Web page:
How to Break Poor Reading Habits

How to Break Poor Reading Habits

Improved reading speed almost always results from getting rid of poor reading habits. Most of the strategies we learned as a child are not suited to the world of adult reading. To become well-adjusted readers, we need to reflect on the skills we bring into reading, acknowledge what we might be doing wrong and employ effective strategies to better our success as a reader.

The first step you need to take is making reading a part of your day-to-day routine. Good reading habits won't exist if reading is not a normal daily activity to begin with. Establishing discipline paves the way for more efficient ways of reading.

Most adult readers read only at the rate of speech production – about 350 words per minute or less. This speed can be doubled by eliminating the 3 most common habits that slow down reading: too much eye fixation, vocalization and regression. Don't worry, these big words are not intended to put you off. This chapter is dedicated to explaining each of these 3 habits and providing tips on how to overcome them.


Vocalization, also known as silent speech, is the process of sounding out words in your head as you read. The reason this is not helpful is that you can understand a word faster than you can say it. If you say the words while you read, either in your mouth, throat or in your head, you can only read as fast as you can talk.

When you vocalize, your comprehension is affected. This is because while you're trying to comprehend what you're reading, you are also focused in pronouncing the words. The goal is to vocalize as little as possible. Overcoming this habit alone can increase your speed considerably.

Vocalization also interferes with your skill in using context clues to comprehend the reading material. Speed readers who can read an entire sentence in a glance or two are quick to find context clues resulting in faster comprehension. On the other hand, readers who vocalize tend to read word by word, which in turn limits their ability to comprehend through context clues.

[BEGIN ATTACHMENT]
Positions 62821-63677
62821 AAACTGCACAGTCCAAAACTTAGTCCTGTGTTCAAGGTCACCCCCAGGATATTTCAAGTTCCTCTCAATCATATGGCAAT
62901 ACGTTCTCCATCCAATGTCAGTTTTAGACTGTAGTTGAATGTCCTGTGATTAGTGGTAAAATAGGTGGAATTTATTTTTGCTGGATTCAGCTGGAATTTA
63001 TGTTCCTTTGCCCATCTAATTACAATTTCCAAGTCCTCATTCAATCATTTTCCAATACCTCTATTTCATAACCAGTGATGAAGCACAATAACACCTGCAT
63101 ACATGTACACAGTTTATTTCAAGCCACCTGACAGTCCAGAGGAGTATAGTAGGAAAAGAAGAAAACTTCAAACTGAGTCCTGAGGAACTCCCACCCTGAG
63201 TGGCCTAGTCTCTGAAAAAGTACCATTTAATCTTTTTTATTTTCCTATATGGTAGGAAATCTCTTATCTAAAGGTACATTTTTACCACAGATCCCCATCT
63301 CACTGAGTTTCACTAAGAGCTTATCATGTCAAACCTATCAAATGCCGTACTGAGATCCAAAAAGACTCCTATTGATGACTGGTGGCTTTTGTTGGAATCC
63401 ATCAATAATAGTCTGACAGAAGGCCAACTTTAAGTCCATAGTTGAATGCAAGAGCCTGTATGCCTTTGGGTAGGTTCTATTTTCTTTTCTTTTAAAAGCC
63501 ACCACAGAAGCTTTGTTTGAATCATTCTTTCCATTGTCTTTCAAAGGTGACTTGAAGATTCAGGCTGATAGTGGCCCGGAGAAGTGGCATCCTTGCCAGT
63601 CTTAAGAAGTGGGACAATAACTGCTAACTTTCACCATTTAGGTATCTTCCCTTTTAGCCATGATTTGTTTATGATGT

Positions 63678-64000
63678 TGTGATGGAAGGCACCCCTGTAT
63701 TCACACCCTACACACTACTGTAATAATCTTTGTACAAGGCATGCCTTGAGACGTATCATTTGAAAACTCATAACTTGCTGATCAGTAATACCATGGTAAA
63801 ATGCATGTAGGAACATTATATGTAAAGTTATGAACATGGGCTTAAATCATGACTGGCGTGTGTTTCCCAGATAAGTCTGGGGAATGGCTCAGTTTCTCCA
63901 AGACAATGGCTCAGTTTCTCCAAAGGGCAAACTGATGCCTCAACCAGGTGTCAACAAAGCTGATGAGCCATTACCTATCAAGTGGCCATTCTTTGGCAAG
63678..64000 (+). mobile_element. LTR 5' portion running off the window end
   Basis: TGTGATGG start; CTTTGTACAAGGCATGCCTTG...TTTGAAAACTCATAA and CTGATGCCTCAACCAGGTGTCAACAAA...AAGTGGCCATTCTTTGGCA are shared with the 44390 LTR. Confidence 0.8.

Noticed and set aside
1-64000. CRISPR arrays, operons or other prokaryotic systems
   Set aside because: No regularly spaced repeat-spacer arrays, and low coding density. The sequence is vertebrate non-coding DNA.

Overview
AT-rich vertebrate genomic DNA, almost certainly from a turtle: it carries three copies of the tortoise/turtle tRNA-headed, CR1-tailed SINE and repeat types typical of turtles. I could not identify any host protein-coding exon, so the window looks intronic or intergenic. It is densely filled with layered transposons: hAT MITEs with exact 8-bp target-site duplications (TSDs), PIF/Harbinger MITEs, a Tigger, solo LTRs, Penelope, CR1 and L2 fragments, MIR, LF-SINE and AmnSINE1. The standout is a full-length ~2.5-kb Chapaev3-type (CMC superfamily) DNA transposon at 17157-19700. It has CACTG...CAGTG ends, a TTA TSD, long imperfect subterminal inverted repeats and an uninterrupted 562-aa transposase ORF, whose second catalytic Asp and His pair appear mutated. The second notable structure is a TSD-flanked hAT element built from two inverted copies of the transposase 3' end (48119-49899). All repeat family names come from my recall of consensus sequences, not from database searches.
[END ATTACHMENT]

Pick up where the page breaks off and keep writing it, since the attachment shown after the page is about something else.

To break this habit, you need to turn off the sound in your head. The key is to disengage your lips, your ears and your throat when you read and only employ your eyes and your mind. You have to make a conscious effort to silence your inner voice. You also need to practice reading ideas not individual words.


Fixation is the phase where your eyes settle on an image and transmit that image to your brain. With each fixation, your eyes "fix" on a word or group of words after another. Eye fixations are pauses. Imagine how much it will slow you down if you fixate on every word when reading a lengthy book. It's tedious! Moreover, excess eye fixations tend to allow the mind to wander which affects comprehension. This habit is likely to compel you to reread passages already read.

To achieve fewer fixations, widening your vision span will be useful. This way, you can process more words in a glance. This also improves your comprehension because phrases convey more meaning than individual words. Taking in whole groups of words at each fixation is the foundation of all reading techniques.

Another way to reduce fixations is expanding your vocabulary. Notice that when you read a topic you are familiar with, your read faster with fewer eye fixations. The larger your vocabulary is, the more words you recognize when you read and the lesser you need to pause. It also decreases the likelihood of getting stuck in an unfamiliar word.


Regression occurs when the eyes skip back to passages you've already read. Not only is this time consuming but it also disrupts the flow of reading. Being compelled to reread is usually a result of poor comprehension and lack of focus.

Make it a habit to reread only to clarify something or to correct a first impression. This requires improving your concentration and breaking the first 2 habits. If you feel compelled to regress, resist the urge by forcing yourself to forge ahead in your reading.